Group IDs biomarker that indicates risk of metastases ... It's now possible to identify head and neck cancer patients who have a higher risk of developing distant metastases or suffering a relapse, according to research by Radiation Therapy Oncology Group (RTOG; Philadelphia), who reported their findings in the Journal of Clinical Oncology. Using tumor biopsies and data from 306 patients entered on RTOG 9003, a phase III multicenter randomized trial of four radiation therapy schedules for locally advanced head and neck squamous cell carcinoma, investigators found that an increase in lysyl oxidase (LOX) expression is a predictor for the development of distant metastases, disease progression and overall survival. LOX is an enzyme associated with hypoxia, or a reduction in tissue oxygen, which is thought to increase the likelihood of disease spread. Quynh-Thu Le, MD, the study's lead author and professor in the Department of Radiation Oncology at Stanford University (Stanford, California), said "We have validated LOX as a marker for metastasis, and thereby the significance of hypoxia, in head and neck cancer patients treated with radiation therapy. We plan to continue our investigations of the prognostic abilities of LOX through future studies with patients treated with concurrent chemoradiotherapy and determine the impact of LOX in relation to human papillomavirus status, another known prognostic marker in these cancers."

Software tools improve identification of cancer biomarkers ... Personalized medicine requires that researchers discover and link biomarkers to specific disease behaviors, such as the rate of tumor progression and different responses to treatments. Two new software programs that help address the challenge have recently earned silver-level compatibility certification from the National Cancer Institute's (Bethesda, Maryland) cancer Biomedical Informatics Grid, also known as caBIG. The programs improve the process of identifying cancer biomarkers from gene expression data. Developed by May Dongmei Wang and her team in the Wallace H. Coulter Department of Biomedical Engineering at Georgia Institute of Technology (Atlanta) and Emory University (Atlanta), the programs caCORRECT and omniBioMarker remove noise and artifacts, and identify and validate biomarkers from microarray data. "Certification by caBIG means the tools can be easily used by everyone in the cancer community to improve approaches to cancer detection, diagnosis, treatment and prevention," said Wang, an associate professor.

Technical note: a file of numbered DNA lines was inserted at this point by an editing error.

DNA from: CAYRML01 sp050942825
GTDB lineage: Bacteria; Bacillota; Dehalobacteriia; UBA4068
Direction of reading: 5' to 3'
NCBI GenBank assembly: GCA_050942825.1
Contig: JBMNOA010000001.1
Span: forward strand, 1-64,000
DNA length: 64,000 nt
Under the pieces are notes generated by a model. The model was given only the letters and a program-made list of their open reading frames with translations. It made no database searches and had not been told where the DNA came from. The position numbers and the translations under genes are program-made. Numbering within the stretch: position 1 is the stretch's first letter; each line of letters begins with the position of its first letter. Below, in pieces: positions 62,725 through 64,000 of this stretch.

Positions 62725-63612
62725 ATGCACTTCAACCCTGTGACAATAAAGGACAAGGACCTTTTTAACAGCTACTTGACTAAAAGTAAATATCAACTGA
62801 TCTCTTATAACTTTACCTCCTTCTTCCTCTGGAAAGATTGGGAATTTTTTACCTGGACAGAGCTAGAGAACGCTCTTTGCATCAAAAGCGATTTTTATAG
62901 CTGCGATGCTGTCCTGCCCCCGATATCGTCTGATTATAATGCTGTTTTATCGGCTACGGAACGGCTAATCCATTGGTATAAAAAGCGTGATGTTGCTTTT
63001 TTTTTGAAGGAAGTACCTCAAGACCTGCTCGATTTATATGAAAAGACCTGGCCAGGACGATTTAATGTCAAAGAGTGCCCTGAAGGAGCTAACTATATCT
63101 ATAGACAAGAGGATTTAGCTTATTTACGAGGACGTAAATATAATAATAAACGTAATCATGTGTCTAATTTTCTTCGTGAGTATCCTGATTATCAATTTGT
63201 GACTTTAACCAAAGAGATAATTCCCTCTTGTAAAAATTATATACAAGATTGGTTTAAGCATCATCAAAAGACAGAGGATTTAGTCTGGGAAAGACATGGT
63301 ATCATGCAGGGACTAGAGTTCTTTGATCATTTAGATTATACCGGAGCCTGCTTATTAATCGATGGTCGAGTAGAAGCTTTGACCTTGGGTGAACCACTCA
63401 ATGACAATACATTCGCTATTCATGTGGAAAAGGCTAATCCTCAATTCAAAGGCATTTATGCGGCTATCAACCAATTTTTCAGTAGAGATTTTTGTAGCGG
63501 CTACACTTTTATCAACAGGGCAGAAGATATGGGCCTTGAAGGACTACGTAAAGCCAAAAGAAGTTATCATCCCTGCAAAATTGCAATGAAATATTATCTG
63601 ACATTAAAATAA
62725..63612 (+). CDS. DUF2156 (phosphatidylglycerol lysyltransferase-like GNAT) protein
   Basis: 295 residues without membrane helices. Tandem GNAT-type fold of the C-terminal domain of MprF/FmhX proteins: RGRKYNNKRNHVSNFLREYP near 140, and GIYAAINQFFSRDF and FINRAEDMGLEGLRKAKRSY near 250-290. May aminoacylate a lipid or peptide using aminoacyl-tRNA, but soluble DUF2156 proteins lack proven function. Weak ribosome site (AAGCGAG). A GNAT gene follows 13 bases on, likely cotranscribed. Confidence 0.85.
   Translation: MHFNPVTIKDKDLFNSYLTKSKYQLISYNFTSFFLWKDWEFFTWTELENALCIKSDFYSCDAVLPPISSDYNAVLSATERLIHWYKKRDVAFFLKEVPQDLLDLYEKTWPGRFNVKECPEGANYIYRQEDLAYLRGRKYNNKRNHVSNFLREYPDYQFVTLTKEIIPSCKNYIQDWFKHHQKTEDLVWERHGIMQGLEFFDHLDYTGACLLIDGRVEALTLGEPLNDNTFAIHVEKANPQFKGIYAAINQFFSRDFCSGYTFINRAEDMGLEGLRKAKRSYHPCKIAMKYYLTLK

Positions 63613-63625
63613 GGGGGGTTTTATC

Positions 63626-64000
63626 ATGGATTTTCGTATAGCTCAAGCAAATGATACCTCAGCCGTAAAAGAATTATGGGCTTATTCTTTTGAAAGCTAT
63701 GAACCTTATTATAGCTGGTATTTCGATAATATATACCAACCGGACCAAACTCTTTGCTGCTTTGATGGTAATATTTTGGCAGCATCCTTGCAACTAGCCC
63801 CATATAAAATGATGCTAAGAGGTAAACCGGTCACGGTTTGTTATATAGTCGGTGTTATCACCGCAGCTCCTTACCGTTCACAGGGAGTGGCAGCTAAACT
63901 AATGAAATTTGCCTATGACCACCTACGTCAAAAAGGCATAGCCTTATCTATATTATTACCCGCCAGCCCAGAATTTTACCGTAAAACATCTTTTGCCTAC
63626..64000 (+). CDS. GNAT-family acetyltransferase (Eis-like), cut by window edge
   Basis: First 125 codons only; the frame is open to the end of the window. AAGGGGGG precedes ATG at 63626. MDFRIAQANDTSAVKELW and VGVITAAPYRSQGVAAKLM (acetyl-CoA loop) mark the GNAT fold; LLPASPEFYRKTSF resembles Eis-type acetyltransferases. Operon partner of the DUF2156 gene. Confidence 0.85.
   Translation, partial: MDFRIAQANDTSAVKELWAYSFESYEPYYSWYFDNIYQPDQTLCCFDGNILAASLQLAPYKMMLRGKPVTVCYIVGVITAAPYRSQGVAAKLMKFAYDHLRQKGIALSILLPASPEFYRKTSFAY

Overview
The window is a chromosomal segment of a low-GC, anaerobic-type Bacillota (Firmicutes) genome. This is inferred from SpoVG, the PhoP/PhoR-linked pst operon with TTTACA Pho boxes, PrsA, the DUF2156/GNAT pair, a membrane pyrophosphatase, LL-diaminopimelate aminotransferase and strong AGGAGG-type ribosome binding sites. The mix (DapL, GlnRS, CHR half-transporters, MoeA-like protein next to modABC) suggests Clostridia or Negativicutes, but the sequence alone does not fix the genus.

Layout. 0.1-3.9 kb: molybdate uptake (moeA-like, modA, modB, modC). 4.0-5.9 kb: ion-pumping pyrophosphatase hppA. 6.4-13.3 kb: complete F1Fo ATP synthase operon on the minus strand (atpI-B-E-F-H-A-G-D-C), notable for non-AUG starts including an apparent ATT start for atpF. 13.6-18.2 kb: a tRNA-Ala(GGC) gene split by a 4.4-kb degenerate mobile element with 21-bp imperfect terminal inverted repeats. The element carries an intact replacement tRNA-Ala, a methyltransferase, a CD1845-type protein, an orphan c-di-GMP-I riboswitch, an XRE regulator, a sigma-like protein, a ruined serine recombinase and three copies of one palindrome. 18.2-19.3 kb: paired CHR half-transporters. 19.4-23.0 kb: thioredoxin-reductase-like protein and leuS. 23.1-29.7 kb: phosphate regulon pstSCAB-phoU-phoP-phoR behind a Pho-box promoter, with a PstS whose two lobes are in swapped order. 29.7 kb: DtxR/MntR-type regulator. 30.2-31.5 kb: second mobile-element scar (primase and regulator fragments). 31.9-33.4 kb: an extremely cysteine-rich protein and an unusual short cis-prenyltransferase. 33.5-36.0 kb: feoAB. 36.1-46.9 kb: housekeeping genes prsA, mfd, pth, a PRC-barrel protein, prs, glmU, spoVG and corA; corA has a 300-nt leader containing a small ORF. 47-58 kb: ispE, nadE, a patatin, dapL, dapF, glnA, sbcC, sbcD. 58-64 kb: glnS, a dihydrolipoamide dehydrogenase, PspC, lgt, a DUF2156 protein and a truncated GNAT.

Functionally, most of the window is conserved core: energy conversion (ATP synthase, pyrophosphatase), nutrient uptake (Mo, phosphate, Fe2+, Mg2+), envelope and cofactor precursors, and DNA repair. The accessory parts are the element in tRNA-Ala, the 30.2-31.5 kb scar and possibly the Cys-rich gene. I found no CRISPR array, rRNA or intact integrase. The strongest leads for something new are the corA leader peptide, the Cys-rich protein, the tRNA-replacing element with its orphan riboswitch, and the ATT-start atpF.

Quantum dots used in test to find early signs of cancer ... Using tiny crystals called quantum dots, Johns Hopkins University (Baltimore) researchers have developed a highly sensitive test to look for DNA attachments that often are early warning signs of cancer. The test, which detects both the presence and the quantity of certain DNA changes, could alert people who are at risk of developing the disease and could tell doctors how well a particular cancer treatment is working. The new test was reported in the current issue of Genome Research. "If it leads to early detection of cancer, this test could have huge clinical implications," said Jeff Tza-Huei Wang, an associate professor of mechanical engineering whose lab team played a leading role in developing the technique. "Doctors usually have the greatest success in fighting cancer if they can treat it in its early stage." The study, which included the detection of DNA markers in sputum from lung cancer patients, was designed to show that the technology was sound. Compared to current methods, the test appeared to be more sensitive and delivered results more quickly, the researchers said. The target of the test is a biochemical change called DNA methylation, which occurs when a chemical group called methyl attaches itself to cytosine, one of the four nucleotides or base building blocks of DNA. When methylation occurs at critical gene locations, it can halt the release of proteins that suppress tumors. When this occurs, it is easier for cancer cells to form and multiply. As a result, a person whose DNA has this abnormal gene DNA methylation may have a higher risk of developing cancer. The methylation changes also appear to be an early event that precedes the appearance of genetic mutations another precursor to cancer.

— Compiled by Lynn Yoffee, MDD